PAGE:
How To Protect Your Fico Score While Rate Shopping

Written by mrcredit101
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While inquiries into your credit report can hurt your FICO score, the creators of the FICO scoring formula understand that consumers will want to shop around for the best rates, especially on homes and cars. This is why, although inquiries into your credit report can hurt your score, the formula ignores inquiries that are mortgage- and auto- related which are made within the past 30 days. Therefore, if the formula finds inquiries before this period, it will lump together related inquiries as one.

As an example, let's say you initiated inquiries with six car lenders these past two weeks. That will be counted as one inquiry. However, you also rate shopped for condo mortgage rates within the same period and inquired with two lenders. That's another inquiry. Therefore, your credit report will reflect two inquiries - one for mortgage and another for an auto loan. Now, if two months from now you decide to continue shopping for good car amortization and interest rates, that will be counted as a different inquiry.

In order to avoid lowering your FICO score, what you need to do is focus your rate shopping on a concentrated period of two weeks. Don't stretch the rate shopping period out, because the inquiries will be counted separately if they're too far apart from each other, and that is sure to affect your score. Also, since auto and mortgage inquiries are counted separately, it is best not to do both at the same time.

Before you do any rate shopping, surf the internet and find out the rates from the different lenders' websites before contacting them. This way, you'll be able to narrow down your list to a few select ones and minimize inquiries into your credit report.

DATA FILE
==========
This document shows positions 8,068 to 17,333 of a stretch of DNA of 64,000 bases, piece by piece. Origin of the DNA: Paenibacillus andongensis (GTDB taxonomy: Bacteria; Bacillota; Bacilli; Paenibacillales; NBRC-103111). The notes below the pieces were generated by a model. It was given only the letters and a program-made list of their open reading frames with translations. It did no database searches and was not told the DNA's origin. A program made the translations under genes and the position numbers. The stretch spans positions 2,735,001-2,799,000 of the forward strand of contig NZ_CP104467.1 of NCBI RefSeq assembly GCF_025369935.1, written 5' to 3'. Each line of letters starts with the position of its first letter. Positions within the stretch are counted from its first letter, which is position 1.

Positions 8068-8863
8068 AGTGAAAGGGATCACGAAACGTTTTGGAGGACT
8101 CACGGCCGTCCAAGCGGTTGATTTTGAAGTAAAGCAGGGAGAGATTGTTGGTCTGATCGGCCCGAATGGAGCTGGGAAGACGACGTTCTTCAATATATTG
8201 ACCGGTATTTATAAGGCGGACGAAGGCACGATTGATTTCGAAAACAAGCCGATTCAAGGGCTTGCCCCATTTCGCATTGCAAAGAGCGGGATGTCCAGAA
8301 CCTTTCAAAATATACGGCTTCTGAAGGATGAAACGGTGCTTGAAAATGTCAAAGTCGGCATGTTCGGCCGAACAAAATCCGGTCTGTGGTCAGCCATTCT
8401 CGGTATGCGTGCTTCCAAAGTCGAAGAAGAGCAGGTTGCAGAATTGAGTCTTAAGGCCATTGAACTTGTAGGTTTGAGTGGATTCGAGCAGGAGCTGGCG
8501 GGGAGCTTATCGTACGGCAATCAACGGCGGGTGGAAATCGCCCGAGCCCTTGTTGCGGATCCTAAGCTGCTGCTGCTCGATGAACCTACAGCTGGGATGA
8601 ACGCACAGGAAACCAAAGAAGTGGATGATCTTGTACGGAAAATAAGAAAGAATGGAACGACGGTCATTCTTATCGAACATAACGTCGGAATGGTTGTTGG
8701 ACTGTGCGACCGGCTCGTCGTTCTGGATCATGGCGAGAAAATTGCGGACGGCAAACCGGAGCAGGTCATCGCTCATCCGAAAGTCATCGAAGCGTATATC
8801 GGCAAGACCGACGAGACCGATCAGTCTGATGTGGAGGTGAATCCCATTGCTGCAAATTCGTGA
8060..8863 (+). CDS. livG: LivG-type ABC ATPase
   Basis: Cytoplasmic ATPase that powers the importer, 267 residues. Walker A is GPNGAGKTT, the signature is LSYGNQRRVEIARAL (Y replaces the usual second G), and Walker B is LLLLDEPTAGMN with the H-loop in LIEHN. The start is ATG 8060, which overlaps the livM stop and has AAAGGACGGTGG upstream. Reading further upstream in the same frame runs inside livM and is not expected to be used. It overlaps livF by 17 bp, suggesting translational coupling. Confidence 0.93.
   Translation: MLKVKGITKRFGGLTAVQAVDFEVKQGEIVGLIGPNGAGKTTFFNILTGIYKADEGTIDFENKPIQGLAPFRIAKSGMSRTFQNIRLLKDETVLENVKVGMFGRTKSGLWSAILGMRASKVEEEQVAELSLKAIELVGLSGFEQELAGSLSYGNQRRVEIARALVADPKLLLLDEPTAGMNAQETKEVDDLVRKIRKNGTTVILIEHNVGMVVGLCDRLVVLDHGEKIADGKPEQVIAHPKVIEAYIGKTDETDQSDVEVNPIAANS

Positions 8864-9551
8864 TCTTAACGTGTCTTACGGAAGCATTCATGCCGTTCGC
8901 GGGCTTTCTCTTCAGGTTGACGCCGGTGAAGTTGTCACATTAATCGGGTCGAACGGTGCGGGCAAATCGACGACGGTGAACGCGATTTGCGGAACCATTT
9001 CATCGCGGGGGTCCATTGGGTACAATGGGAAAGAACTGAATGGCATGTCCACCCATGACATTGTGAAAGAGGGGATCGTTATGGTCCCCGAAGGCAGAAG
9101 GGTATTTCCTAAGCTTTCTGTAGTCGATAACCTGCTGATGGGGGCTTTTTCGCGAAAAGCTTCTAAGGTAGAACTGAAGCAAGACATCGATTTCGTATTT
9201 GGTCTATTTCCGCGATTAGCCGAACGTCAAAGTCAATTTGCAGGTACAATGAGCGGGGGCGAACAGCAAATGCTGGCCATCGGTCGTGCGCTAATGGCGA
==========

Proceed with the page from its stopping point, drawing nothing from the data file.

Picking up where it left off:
One other thing you should be careful about is not to give out your credit, personal or financial information when you do visit lenders or car dealers, especially if you haven't made your decision to buy from them yet. Many consumers have reported dozens of inquiries into their credit report after having casually visited a car dealership. It's possible that the dealer decided to check out which lenders would be willing to give you a car loan in case you decided to buy from them.

Before you go rate shopping, get a copy of your credit report and FICO score and see what your chances of getting a loan are, given your score. There are websites which allow you to plug in your FICO score and see how much interest rate you should expect with that score.

Avoiding unnecessary and excessive inquiries into your credit report and FICO score is particularly important for those who are already struggling with a low score. Remember that too many inquiries will not only bring your score further down; it could also scare lenders off when they see your credit report.

Being vigilant about your FICO score is important. If you have a low score, it might be a good idea to work on raising your FICO score first before applying for additional credit.

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